NEW JERSEY TRANSIT CORPORATION, a/s/o DAVID MERCOGLIANO, Plaintiff-Appellant,
SANDRA SANCHEZ and CHAD SMITH, Defendants-Respondents.
October 30, 2018
appeal from Superior Court of New Jersey, Law Division,
Bergen County, Docket No. L-8504-16.
C. Huber argued the cause for appellant (Brown & Connery,
LLP, attorneys; Shawn C. Huber, of counsel and on the briefs;
Benjamin S. Teris, on the brief).
V. Mallon argued the cause for respondents (Chasan Lamparello
Mallon & Cappuzzo, PC, attorneys; John V. Mallon, of
counsel and on the brief; Ryan J. Gaffney, on the brief).
Judges Hoffman, Geiger and Firko.
appeal, we consider whether a workers' compensation
carrier can obtain reimbursement of medical expenses and wage
loss benefits it paid from tortfeasors who negligently caused
injuries to an employee in a work-related motor vehicle
accident, if the employee would be barred from recovering
non-economic damages from the tortfeasors because he did not
suffer a permanent injury. Because we hold the workers'
compensation carrier can obtain reimbursement from the
tortfeasors in this subrogation action, we reverse.
New Jersey Transit Corporation (NJ Transit) appeals from the
grant of summary judgment dismissing its subrogation action
against defendants Sandra Sanchez and Chad Smith for
reimbursement of the workers' compensation benefits paid
to employee, David Mercogliano, for wage loss and medical
expenses resulting from a work-related automobile accident.
N.J. Transit alleges defendants negligently caused the
accident and are thereby liable for reimbursement of the
workers' compensation benefits pursuant to N.J.S.A.
34:15-40(f) (Section 40) of the Workers' Compensation Act
(WCA), N.J.S.A. 34:15-1 to -146. Defendants claim N.J.
Transit's claims are barred by the limitation on lawsuit
option (the verbal threshold), N.J.S.A. 39:6A-8(a), of the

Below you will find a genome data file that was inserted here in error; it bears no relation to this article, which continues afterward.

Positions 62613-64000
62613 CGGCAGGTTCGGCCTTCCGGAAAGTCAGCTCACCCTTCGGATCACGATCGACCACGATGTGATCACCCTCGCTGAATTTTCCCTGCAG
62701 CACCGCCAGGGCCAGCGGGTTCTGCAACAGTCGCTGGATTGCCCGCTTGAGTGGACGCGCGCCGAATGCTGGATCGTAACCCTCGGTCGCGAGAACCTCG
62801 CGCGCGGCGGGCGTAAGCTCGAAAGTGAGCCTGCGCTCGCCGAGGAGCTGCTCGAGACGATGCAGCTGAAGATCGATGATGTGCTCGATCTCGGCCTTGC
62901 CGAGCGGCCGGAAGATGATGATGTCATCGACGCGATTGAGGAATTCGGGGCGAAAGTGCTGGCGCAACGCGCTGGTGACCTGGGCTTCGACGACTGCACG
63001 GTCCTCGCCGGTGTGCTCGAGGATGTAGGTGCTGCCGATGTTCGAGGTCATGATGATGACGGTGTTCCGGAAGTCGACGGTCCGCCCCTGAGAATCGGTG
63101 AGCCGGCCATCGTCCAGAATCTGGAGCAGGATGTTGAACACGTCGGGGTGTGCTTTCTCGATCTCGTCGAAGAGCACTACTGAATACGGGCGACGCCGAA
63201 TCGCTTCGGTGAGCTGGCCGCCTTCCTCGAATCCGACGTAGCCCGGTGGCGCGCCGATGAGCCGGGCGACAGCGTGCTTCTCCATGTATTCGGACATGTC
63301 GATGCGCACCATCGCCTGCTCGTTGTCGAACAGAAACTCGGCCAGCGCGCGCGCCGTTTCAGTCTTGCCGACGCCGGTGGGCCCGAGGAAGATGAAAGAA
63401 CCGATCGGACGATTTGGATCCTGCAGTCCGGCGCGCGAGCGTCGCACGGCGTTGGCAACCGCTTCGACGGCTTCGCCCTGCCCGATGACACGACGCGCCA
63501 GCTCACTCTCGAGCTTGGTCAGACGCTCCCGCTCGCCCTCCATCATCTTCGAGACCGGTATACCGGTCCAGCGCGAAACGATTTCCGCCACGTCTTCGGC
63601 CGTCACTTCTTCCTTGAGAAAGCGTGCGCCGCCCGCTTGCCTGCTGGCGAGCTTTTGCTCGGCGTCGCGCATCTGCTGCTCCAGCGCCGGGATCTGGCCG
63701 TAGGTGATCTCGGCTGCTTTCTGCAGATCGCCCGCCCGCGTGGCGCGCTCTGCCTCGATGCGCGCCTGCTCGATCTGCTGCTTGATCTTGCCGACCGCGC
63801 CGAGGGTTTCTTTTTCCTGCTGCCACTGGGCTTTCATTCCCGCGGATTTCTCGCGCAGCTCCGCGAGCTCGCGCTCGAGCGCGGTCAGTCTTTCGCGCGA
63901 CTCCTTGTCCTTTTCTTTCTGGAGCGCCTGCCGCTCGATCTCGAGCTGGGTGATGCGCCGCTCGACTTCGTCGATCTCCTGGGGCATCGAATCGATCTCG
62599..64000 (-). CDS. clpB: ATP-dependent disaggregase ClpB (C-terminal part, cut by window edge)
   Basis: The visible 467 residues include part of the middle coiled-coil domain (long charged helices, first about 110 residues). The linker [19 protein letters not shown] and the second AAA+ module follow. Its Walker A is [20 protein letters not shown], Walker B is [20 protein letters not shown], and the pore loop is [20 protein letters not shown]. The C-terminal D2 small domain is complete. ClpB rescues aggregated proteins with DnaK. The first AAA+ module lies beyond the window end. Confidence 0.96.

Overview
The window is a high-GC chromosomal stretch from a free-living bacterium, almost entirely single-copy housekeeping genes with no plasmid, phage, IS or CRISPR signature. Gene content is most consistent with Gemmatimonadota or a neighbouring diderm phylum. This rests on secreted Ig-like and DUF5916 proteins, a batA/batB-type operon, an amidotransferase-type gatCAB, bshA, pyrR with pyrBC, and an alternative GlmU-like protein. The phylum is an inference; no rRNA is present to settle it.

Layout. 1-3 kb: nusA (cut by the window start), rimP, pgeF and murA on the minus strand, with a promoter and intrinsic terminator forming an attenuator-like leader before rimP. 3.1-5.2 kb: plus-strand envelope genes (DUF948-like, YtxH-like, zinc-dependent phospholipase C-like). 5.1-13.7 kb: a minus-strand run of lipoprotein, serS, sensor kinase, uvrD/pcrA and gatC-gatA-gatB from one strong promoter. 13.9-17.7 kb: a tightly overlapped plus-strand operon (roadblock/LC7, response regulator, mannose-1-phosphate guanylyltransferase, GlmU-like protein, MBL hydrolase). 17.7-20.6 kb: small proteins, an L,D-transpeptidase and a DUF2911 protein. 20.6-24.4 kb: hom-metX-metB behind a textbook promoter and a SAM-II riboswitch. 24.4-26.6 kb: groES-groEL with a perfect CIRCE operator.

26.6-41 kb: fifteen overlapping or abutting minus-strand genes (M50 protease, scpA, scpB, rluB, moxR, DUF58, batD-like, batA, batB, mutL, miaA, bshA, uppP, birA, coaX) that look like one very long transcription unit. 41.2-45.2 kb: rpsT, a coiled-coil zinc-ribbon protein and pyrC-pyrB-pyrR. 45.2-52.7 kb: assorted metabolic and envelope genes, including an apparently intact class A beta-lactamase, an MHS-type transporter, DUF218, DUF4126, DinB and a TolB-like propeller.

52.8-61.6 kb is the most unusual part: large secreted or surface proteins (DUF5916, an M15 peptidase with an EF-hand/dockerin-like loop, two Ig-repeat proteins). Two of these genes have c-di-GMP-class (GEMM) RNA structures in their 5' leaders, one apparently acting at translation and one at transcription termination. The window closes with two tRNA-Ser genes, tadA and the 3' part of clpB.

Automobile Insurance Cost Reduction Act (AICRA), N.J.S.A.
39:6A-1 to -35.
motion judge, relying primarily on Continental Insurance
Co. v. McClelland, 288 N.J.Super. 185 (App. Div. 1996),
held the verbal threshold barred N.J. Transit's
claims. We hold that in subrogation actions
against tortfeasors, the reimbursement rights of workers'
compensation carriers are governed by the WCA, not AICRA.
Therefore, the workers' compensation carrier is entitled
to reimbursement from the negligent tortfeasors, even though
the injured employee could not recover the medical expenses
and wage loss from his own automobile insurer or noneconomic
damages from the tortfeasors. Accordingly, we reverse and
remand for entry of partial summary judgment in favor of N.J.
facts relating to the cross-motions are not in dispute. On
December 2, 2014, Mercogliano was involved in a motor vehicle
collision during the course of his employment. The vehicle
driven by Mercogliano was owned by N.J. Transit. Sanchez was
the driver and Smith was the owner of the other vehicle
involved in the accident.
time of the collision, Mercogliano, Sanchez, and Smith
maintained personal automobile insurance policies compliant
with AICRA. Mercogliano's policy provided $250, 000 in
Personal Injury Protection (PIP) benefits and the verbal
threshold applied. The parties stipulate Mercogliano's
injuries do not vault the verbal threshold because he did not
sustain a permanent injury as defined by N.J.S.A.